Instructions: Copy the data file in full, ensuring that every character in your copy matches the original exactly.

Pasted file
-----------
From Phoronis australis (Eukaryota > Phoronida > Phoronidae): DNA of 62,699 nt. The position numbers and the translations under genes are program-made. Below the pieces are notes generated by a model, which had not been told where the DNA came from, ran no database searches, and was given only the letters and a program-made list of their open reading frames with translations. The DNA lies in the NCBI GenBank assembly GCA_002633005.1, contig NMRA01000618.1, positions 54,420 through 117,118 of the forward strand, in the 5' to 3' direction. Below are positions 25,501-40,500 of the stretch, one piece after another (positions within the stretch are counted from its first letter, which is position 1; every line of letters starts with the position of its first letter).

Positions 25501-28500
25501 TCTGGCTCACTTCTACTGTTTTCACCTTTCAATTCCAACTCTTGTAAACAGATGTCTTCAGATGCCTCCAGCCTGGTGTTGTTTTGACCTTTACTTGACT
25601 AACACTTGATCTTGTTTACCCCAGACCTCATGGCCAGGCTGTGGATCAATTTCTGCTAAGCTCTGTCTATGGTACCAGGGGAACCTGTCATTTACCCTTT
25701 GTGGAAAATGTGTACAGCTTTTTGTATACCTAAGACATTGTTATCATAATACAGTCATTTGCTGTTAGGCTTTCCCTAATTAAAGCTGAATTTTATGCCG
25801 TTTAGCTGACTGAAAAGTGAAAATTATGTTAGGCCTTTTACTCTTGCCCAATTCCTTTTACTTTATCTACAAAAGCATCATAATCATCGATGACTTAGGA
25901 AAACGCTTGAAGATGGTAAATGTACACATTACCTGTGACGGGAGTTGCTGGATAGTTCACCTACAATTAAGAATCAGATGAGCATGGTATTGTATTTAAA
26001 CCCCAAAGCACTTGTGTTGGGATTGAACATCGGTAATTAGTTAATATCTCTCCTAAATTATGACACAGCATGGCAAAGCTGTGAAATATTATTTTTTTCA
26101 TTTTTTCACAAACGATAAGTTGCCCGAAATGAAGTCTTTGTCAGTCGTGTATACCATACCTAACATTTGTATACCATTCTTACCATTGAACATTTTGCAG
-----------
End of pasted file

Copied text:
From Phoronis australis (Eukaryota > Phoronida > Phoronidae): DNA of 62,699 nt. The position numbers and the translations under genes are program-made. Below the pieces are notes generated by a model, which had not been told where the DNA came from, ran no database searches, and was given only the letters and a program-made list of their open reading frames with translations. The DNA lies in the NCBI GenBank assembly GCA_002633005.1, contig NMRA01000618.1, positions 54,420 through 117,118 of the forward strand, in the 5' to 3' direction. Below are positions 25,501-40,500 of the stretch, one piece after another (positions within the stretch are counted from its first letter, which is position 1; every line of letters starts with the position of its first letter).

Positions 25501-28500
25501 TCTGGCTCACTTCTACTGTTTTCACCTTTCAATTCCAACTCTTGTAAACAGATGTCTTCAGATGCCTCCAGCCTGGTGTTGTTTTGACCTTTACTTGACT
25601 AACACTTGATCTTGTTTACCCCAGACCTCATGGCCAGGCTGTGGATCAATTTCTGCTAAGCTCTGTCTATGGTACCAGGGGAACCTGTCATTTACCCTTT
25701 GTGGAAAATGTGTACAGCTTTTTGTATACCTAAGACATTGTTATCATAATACAGTCATTTGCTGTTAGGCTTTCCCTAATTAAAGCTGAATTTTATGCCG
25801 TTTAGCTGACTGAAAAGTGAAAATTATGTTAGGCCTTTTACTCTTGCCCAATTCCTTTTACTTTATCTACAAAAGCATCATAATCATCGATGACTTAGGA
25901 AAACGCTTGAAGATGGTAAATGTACACATTACCTGTGACGGGAGTTGCTGGATAGTTCACCTACAATTAAGAATCAGATGAGCATGGTATTGTATTTAAA
26001 CCCCAAAGCACTTGTGTTGGGATTGAACATCGGTAATTAGTTAATATCTCTCCTAAATTATGACACAGCATGGCAAAGCTGTGAAATATTATTTTTTTCA
26101 TTTTTTCACAAACGATAAGTTGCCCGAAATGAAGTCTTTGTCAGTCGTGTATACCATACCTAACATTTGTATACCATTCTTACCATTGAACATTTTGCAG